As with all of the other small resin parts in this resin kit, the end caps are on a sheet of resin, and they need to be cut out and cleaned.  The end caps were aligned in a row on the sheet, so to begin, I cut them away from the other parts but kept them all together in a strip.You can see that there are two sizes of end caps.  Four large caps go on both ends of each bolster, and four smaller ones go on the ends of the smaller intermediate cross-bearers.  I’ve circled them in this photo by Jurgen Kleylein.

There was a slight problem with getting these parts into the correct position.  They have small alignment tabs that position them against the end of the piece they are being attached to.  The cross bears didn’t always line up precisely during construction because the slot they fit into is at least twice their width.  The centre beam also has a bit of vagueness as a result of them being warped and then straightened in hot water.  Despite my careful efforts, it was difficult to them precisely squared up for their entire length.  As a result, if the end cap was centred on the cross-bearer, it might not necessarily be spaced nicely when looking at the car from the side.  To address this I removed the tabs on the backs of the end caps by sanding them while they were still held together in a strip.  I used course, medium, then fine sanding sticks in succession.

Once they were smoothed and polished, I cut them away from the resin sheet with a razor blade.

I sorted them by size and threw them into a couple of bins so they didn’t accidentally get lost.  They are pretty tiny bits.  My wife thought they were left over scraps when she saw them.

 Before I glued eight end caps onto each car, I had to clean up the ends of the bolsters and cross-bearers.  Some of them protruded out to the edge of the car as result of the warpage I mentioned earlier.   After they were trimmed accordingly, I attached the end caps in assembly-line fashion.  In this photo, you can see the car on the right has the end caps installed.  The car on the left is next in line.

Here’s an assembly-floor shot of all 16, completed up to this point.

At this point, most of the remaining parts in the assembly sequence are very small.  I expect that the difference at each step is going to be less dramatic.

Ore Cars Step 9 – The Downside

In the last instalment of this series, I prepared 128 separate parts to be glued onto the underside of 16 resin ore car kits.  Before I got started, I gathered all of the parts and tools, and set myself up at my table in my sunny backyard.

After setting up a streamlined workspace, I set about gluing all of the bolsters in place.  These parts are the same on each side (ie. there is no left and right part).  I finished these pretty quickly. After the bolsters, I did the four intermediate cross-bearers: glue two on each side, spin the car, do two more on the other side.  Put the car aside, grab another car and repeat.  The definition of an assembly line.

The last parts to go on were the end sills.  There is a left and right part for these.  Having them sorted into two piles streamlined the process.  I finished these about as quickly as the others.

When I was finished, I lined the cars up to admire them.  I gathered together all of the wire for the rod that runs the length of each side.

Look closely at the picture.  Did you see the problem?  If not, take a closer look at the end sills.  Compare the car on the right that was my ‘pilot’ model to the one on the left taken from the group I had just finished assembling.  Did you spot the mistake?  I didn’t spot it until I started measuring for the wire.  Something wasn’t right with the way the wire was fitting.  Then it hit me: I’d put the end sills on the inside of the frame instead of the outside.  And I’d done it on ALL of the cars.  That just about ruined my whole day.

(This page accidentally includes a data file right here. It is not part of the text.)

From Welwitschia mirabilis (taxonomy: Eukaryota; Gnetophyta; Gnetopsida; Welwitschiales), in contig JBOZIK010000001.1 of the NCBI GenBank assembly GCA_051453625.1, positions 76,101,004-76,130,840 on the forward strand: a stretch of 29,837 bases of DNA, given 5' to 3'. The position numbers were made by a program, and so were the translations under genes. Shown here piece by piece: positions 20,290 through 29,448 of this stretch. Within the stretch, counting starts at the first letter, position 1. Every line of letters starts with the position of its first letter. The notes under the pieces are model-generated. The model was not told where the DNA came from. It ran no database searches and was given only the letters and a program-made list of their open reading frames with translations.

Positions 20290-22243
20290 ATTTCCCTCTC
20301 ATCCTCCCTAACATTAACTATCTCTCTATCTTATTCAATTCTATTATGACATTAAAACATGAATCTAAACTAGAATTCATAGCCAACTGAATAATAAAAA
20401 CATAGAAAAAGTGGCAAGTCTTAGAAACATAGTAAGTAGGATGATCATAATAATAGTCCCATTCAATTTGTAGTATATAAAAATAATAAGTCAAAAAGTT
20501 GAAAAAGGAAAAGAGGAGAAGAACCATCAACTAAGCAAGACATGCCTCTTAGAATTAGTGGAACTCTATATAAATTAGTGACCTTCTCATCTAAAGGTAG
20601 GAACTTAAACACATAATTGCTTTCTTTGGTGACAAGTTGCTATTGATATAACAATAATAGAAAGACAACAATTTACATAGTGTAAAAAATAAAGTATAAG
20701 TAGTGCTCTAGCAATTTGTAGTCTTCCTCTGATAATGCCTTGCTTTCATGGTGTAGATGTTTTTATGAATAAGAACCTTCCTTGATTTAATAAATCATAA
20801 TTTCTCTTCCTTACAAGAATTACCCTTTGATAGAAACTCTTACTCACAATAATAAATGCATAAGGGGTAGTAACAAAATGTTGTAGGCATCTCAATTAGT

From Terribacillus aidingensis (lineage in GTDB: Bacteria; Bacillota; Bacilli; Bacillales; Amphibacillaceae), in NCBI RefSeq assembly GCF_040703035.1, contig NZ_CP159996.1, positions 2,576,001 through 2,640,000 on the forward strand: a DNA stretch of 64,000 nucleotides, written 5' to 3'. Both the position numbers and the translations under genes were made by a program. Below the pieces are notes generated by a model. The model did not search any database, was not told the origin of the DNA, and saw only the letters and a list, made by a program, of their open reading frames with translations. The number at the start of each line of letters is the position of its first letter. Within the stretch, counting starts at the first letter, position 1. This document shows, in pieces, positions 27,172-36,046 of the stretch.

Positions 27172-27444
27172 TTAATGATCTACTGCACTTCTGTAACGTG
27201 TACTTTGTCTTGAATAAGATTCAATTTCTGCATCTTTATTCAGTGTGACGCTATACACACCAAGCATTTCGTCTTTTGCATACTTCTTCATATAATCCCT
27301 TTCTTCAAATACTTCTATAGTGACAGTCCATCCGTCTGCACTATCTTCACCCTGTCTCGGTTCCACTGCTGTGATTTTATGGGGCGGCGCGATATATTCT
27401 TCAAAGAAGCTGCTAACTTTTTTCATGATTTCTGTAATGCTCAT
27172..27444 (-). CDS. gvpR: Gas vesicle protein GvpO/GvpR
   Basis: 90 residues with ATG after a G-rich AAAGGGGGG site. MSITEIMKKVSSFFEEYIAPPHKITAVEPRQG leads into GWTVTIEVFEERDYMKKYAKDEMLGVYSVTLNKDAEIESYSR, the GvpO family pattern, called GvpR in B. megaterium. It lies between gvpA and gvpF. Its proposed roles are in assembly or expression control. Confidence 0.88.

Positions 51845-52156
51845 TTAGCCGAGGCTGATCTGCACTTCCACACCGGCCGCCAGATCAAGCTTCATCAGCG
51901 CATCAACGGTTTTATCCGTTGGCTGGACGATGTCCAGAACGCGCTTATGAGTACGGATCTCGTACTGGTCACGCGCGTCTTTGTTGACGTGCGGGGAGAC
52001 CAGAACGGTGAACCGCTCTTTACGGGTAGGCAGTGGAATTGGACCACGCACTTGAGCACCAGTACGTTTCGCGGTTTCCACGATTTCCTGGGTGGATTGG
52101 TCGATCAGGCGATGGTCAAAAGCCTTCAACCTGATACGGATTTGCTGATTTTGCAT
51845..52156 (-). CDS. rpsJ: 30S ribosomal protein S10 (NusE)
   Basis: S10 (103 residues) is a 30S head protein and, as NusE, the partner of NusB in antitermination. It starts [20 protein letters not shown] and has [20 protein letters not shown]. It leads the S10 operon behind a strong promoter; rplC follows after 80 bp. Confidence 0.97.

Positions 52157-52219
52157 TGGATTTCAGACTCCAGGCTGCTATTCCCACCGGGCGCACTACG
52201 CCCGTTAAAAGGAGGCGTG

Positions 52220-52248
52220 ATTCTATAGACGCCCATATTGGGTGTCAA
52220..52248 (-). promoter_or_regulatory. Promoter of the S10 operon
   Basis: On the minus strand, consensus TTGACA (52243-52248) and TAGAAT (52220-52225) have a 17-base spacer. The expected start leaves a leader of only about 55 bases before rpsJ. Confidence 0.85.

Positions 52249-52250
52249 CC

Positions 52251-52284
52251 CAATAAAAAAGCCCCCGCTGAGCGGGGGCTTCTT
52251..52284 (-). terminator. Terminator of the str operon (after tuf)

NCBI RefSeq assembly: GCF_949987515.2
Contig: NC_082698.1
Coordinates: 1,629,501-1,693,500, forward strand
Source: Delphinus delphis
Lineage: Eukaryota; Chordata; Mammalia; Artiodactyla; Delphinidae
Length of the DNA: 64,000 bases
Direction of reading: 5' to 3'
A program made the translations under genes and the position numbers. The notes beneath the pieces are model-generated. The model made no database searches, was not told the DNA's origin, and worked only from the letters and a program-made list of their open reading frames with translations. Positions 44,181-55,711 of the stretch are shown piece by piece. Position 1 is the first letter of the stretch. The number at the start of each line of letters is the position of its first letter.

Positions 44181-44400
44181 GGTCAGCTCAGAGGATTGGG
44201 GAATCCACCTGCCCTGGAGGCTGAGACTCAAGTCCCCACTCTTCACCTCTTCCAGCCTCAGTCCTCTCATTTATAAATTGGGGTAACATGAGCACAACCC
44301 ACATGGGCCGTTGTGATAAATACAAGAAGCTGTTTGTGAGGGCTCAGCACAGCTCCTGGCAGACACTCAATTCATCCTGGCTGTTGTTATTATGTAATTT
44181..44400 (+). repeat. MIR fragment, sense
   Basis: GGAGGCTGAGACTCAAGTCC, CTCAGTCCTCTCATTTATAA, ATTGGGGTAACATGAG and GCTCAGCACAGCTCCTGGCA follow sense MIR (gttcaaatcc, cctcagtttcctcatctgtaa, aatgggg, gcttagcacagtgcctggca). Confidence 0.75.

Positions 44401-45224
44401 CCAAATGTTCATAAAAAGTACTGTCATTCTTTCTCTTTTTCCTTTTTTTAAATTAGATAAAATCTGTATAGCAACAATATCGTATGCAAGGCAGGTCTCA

And that’s the down side of doing a big group of cars in an assembly line: when you screw up, you could easily screw up every car in the assembly line.  I’m sure Ford figured this out early on and built in safeguards against it.  With all of the cars put together incorrectly, I had no choice but to set up another assembly line for an unexpected step: removal and cleaning of all of the end sills.

If you were really paying attention, you were probably wondering why there was a bottle of Testors plastic cement in that last photo, because plastic cement doesn’t work on resin.  And you would be right to wonder about that.  But Testors plastic cement is a nice CA de-bonder that doesn’t harm resin (too much).

It’s a good thing I didn’t use too much CA when I put these parts on.  Most of them came off within about ten seconds of being flooded with cement.  I had to work them off with a chisel hobby blade, and sometimes re-flood the joint.  But no adjacent CA joints came unglued, fortunately.  I’m probably over-stating the obvious, but don’t try to de-bond CA with plastic cement on a plastic model.  Use the de-bonder they sell in the hobby stores.  That stuff is plastic compatible, but I’ve had it dissolve resin.

Once all of the end sills were removed I used the cement to clean off any residue so they could be re-installed correctly.  It took a long time, but eventually I had put everything back together properly.

Each model has a pair of wires that represent the rods that run the length of the car on each side.  This rod was part of the mechanism to open the doors in the floor for unloading.  I cut the wires to length with my Dremel and glued them in place.

The last part of this very ambitious day was to glue the bottoms of the centre beams in place.  That went smoothly.  Before long, the fleet of ore cars was one big step closer to being finished.